Gen. Alexander M. Haig

 Alexander M. Haig

U.S. Army vice chief of staff

Alexander Meigs Haig, the son of a lawyer, was born in Bala Cynwyd, a suburb of Philadelphia, on 2nd December, 1924. His father died when he was ten but a prosperous uncle helped to support the family.

Haig was sent to a private school but he struggled academically and was transferred to a local high school. He wanted a military career but his teachers felt he was " definitely not West Point material". Haig's initial application to West Point failed but as a result of the huge loss of officers during the Second World War, entry qualifications were lowered and in 1944 he was admitted to the US military academy.

Haig graduated three years later as 214th in the class of 310. First Lieutenant Haig was sent to Japan and became aide-de-camp to General Alonzo Fox, deputy chief of staff to General Douglas MacArthur, the supreme Allied commander. Haig later married Fox's daughter. According to Harold Jackson: The experience of MacArthur's megalomania left an indelible impression on Haig." Haig admitted later: "I was always interested in politics and started early in Japan, with a rather sophisticated view of how the military ran it."

Haig's next assignment was to accompany his father-in-law to Taiwan, on a liaison mission to Chiang Kai-shek. Haig served as aide-de-camp to General Edward Almond in Korea. During the battle for Seoul, Haig was awarded a Bronze Star for bravery during a crossing of the Han River. Almond later awarded him two further Silver Stars for flying over enemy positions. In 1951 he was promoted to the rank of captain.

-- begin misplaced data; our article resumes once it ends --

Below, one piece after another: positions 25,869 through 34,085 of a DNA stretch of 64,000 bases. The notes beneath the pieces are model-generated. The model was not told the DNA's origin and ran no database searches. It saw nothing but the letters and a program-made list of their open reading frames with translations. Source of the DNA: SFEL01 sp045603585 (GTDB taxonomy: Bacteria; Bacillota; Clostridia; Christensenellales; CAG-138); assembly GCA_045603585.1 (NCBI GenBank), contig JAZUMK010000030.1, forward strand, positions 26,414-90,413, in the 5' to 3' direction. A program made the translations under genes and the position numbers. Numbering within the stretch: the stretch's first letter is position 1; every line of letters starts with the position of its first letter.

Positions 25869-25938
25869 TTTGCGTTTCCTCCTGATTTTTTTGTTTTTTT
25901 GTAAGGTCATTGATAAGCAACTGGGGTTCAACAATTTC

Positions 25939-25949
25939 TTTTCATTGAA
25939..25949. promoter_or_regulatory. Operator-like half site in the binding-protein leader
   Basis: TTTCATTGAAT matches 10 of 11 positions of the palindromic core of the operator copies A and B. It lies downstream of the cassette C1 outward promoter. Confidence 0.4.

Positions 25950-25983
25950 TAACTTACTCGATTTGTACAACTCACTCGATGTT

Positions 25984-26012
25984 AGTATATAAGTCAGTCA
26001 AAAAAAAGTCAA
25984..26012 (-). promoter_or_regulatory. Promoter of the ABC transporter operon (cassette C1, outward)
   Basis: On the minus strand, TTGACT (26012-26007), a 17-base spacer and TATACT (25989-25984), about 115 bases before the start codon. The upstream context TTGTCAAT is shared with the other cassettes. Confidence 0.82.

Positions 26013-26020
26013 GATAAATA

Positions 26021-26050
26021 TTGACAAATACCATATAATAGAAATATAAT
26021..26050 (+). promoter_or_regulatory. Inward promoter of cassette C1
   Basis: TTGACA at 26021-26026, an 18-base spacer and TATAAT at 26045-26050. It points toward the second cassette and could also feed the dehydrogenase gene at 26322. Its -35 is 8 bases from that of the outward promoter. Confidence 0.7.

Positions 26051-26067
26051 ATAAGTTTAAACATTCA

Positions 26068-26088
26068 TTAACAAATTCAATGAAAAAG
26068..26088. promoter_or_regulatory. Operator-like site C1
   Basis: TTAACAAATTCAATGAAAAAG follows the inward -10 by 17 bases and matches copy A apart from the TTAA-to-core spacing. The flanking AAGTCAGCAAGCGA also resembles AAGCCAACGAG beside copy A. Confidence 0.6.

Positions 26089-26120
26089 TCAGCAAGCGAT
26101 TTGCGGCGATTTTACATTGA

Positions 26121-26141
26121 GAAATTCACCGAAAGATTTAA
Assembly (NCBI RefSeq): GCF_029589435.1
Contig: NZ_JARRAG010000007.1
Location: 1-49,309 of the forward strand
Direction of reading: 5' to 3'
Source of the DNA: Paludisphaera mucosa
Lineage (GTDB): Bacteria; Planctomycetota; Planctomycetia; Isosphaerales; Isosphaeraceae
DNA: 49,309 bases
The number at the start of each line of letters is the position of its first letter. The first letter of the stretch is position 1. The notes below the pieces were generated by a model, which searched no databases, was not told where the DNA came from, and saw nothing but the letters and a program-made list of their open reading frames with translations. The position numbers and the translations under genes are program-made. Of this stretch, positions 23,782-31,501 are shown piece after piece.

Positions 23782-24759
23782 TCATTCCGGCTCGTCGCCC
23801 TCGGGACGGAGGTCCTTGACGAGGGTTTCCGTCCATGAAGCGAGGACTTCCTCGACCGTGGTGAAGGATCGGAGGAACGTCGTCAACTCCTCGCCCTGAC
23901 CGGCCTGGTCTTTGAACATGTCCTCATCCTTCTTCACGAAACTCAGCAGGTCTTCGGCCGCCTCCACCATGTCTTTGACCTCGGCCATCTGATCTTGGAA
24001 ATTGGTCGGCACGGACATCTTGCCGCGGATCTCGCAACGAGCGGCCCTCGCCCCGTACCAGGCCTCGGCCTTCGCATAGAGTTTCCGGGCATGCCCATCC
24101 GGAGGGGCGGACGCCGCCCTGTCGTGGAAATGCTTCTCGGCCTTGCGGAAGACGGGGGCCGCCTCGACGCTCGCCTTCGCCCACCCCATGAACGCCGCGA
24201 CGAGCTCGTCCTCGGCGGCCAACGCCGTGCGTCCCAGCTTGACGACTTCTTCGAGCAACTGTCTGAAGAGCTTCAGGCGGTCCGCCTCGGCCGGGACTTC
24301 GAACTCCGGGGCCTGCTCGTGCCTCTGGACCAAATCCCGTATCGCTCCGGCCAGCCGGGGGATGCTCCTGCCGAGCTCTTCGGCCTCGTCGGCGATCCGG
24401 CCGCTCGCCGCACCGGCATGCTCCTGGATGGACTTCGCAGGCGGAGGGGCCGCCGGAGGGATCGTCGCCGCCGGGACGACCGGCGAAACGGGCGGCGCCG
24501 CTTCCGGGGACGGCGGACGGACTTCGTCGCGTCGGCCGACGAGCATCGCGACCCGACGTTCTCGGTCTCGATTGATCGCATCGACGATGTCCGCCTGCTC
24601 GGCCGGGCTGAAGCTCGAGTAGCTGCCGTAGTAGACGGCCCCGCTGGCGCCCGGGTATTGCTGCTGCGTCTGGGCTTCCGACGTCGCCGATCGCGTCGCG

In 1953 Haig was appointed to the staff at West Point Military Academy and executive officer at Annapolis. This was followed by a period in the U.S. Naval War College. He was then assigned to a tank battalion with the American forces in Europe. Given the rank of major he was redeployed to the European Command headquarters in Germany. In 1959 Haig began a master's degree program in international relations at Georgetown University. The topic of his thesis in 1962 was the role of the military officer in the shaping of national security policy. After completing his degree Haig went to the International and Policy Planning Division of the Pentagon. This brought him into contact with Strom Thurmond and Fred Buzhardt.

Haig was considered a hawk during the Cuban Missile Crisis. He later claimed that it disillusioned him with the way the doctrine of flexible response was applied. He complained that John F. Kennedy "never applied one iota of force" and added "I was against this. It provided an incentive to the other side to up the ante." Soon afterwards he appointed as military assistant to Joe Califano, a lawyer in the army secretary's office. In 1963 Califano arranged for Haig to assimilate into the army some of the Cuban exile veterans of the Bay of Pigs operation.

The army secretary was Cyrus Vance and when he was promoted to become deputy to the defence secretary, Robert McNamara, Califano and Haig went with him. In 1965 went to the Army War College. The following year was made operations planning officer for the First Infantry Division, stationed near Saigon. During the Vietnam War he was promoted to the rank of Lieutenant Colonel and won the Distinguished Service Cross for heroism. In 1968 he returned to the United States where he was promoted to full colonel, and went to West Point Military Academy as deputy commander.